1.21.2014

Book review - Quiet

Quiet: The Power Of Introverts In A World That Can't Stop Talking.



I think everyone should read this book. Introverts, ambiverts, and extroverts alike. The United Stated is a very extroverted place and extroversion is rewarded. Extroversion can be found everywhere, from Tony Robbins life coaching, to the shape of our political system, your office workplace, right down to the halls of your high school. The section on the Harvard Business School alone is an incredible insight. Sorry my extrovert friends, but you crashed the economy. High extroversion often leads to risk taking. Not necessarily bad, but in the case of gambling with other people's money and homes, yes it is.

I've known for a very long time that I am an introvert. I've always thought that it was just the way I was and I had to live with it. I've gone through my life just accepting that some things were not for me because I don't have the right personality. Author Susan Cain spends a fair amount of time sorting through the characteristics of introversion and gives a wealth of suggestions on how these traits can be turned into strengths, or at least managed. I have always liked sinking my teeth into a solitary project, the hours flying by without any notice at all. Cain has given me pause to think about how I am or am not using that in my daily life. I'd be well suited to try to find jobs and hobbies that play to the strength.

Although I've long known I was an introvert, I never really thought about how the rest of the world treated me because of that. Some people think introversion is a mental illness, or that we're anti-social. Beyond that, the whole path of success in America is slanted to extroversion. Not only am I not a natural schmoozer, it takes an enormous amount of mental energy to make myself do it when I have to. I'd much rather be the mad scientist tinkering in my lab, but the world has no place for tinkers. Cain goes to great lengths to try to bridge the extro-intro worlds, but there is definitely a part of me that wants to get in the extro world's face and yell "this is how I am, don't dismiss me!" Still working on the diplomacy thing.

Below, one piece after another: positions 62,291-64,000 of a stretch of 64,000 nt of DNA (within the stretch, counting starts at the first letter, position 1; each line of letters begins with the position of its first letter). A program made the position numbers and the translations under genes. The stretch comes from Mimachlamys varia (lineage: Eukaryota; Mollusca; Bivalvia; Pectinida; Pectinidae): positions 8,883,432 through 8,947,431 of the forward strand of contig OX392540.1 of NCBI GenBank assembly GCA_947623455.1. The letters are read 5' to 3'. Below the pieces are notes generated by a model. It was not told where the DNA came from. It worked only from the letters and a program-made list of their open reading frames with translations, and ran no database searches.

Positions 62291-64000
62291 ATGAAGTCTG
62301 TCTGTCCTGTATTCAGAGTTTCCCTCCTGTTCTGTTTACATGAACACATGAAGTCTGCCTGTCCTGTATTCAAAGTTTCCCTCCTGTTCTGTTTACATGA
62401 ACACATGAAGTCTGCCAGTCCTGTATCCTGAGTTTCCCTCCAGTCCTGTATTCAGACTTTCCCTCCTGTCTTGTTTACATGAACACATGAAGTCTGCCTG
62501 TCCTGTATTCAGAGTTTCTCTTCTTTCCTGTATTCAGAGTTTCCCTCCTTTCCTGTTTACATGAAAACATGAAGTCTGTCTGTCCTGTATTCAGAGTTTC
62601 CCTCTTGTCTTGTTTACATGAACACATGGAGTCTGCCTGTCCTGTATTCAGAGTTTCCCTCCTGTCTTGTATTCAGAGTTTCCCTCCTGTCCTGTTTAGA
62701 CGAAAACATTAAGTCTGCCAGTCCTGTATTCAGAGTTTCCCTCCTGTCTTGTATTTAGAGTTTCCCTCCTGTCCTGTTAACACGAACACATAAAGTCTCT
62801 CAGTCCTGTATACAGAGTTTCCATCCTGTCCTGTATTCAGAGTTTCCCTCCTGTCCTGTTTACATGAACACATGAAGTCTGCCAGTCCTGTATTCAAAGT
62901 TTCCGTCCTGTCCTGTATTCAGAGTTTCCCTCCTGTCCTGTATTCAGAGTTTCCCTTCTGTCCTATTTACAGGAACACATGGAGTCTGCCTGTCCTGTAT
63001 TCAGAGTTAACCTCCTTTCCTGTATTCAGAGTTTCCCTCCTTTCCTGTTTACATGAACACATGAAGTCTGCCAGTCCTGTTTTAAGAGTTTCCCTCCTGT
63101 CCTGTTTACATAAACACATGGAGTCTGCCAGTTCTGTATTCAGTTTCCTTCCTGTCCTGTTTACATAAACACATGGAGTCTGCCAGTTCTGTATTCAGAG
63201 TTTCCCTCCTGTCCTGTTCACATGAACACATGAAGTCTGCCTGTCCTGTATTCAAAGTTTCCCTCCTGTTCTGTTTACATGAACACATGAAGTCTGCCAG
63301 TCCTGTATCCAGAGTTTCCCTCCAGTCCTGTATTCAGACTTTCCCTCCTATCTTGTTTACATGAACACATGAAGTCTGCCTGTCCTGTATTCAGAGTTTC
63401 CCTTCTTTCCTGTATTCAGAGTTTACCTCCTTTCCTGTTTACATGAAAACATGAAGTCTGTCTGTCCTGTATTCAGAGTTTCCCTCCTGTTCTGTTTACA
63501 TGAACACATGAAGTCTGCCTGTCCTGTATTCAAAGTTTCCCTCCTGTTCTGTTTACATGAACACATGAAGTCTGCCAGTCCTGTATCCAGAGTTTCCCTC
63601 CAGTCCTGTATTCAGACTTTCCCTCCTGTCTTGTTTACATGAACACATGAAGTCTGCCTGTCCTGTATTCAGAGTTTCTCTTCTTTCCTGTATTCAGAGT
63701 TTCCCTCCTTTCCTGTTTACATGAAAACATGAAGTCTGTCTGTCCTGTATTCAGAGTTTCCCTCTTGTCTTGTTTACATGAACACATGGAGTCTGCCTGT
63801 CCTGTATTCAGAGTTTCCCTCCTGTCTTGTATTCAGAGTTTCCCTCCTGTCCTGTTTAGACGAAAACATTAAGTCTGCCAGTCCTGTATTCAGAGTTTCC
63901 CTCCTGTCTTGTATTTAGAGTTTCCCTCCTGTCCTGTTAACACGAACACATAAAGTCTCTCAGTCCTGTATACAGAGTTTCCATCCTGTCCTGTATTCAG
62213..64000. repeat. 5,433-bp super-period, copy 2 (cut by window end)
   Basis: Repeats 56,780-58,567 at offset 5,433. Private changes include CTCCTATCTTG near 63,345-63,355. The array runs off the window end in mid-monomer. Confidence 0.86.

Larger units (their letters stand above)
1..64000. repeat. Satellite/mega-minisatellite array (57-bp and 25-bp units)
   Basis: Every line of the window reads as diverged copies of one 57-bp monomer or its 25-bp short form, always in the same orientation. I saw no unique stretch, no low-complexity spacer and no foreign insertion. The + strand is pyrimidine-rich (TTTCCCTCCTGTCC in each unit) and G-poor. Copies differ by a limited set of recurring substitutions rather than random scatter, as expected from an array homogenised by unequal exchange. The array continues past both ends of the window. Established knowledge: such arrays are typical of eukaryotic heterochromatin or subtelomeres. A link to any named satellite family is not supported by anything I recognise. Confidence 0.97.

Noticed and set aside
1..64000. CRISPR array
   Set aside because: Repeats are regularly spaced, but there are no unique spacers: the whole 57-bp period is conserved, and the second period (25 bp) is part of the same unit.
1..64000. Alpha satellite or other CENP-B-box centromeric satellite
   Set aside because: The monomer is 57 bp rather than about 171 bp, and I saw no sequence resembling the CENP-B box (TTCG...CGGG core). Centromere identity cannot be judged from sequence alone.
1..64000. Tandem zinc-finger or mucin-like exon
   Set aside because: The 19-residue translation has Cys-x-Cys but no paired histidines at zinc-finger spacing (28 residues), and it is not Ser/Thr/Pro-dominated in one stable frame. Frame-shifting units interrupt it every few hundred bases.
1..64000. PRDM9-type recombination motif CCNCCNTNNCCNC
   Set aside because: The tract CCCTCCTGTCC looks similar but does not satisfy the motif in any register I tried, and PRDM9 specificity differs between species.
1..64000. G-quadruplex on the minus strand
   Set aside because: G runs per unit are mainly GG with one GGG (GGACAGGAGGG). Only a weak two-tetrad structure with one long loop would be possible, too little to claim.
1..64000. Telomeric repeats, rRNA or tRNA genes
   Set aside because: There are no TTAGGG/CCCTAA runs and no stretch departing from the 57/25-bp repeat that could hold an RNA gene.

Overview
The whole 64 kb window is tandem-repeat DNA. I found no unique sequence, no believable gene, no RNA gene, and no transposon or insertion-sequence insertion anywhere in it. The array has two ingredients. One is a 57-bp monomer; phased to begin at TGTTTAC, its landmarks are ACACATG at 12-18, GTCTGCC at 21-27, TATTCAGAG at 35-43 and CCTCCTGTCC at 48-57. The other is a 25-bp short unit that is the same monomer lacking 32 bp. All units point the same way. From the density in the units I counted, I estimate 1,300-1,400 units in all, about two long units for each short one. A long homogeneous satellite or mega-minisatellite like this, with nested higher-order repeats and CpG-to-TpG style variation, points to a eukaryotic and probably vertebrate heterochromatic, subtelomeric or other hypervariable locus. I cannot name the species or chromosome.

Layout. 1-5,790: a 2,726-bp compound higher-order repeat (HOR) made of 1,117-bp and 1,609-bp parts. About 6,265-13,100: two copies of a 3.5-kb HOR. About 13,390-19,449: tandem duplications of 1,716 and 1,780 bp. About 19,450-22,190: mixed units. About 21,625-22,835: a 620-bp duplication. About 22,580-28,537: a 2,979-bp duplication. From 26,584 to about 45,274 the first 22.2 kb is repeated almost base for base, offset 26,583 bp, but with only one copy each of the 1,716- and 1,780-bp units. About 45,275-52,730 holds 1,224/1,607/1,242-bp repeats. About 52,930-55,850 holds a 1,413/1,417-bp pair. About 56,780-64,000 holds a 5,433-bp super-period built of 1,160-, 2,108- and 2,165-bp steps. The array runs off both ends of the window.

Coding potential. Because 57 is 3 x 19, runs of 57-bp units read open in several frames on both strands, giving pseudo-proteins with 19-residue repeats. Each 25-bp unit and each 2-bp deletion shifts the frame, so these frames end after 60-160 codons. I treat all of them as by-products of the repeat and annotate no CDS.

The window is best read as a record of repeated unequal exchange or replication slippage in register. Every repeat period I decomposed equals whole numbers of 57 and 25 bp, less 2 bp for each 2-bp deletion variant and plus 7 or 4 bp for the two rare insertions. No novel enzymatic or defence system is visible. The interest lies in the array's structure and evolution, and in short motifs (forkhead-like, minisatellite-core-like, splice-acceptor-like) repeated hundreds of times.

The author also brings up the concept of being and HSP: Highly Sensitive Person. I've never heard this term before, but I clearly am one. 70% of introverts are HSPs. If you're sensitive to loud sounds, bright lights, strong smells, and get more emotional than most over, say, a sad movie, you are probably an HSP. Knowing this now also gives me more insight to how I react to the world around me.

This book also has informative sections on being the parent of an introvert, teaching introverts, and on learning to adopt some extrovert skills. If there's an introvert in your life, listen a little more. Be a little more patient. Still waters run deep.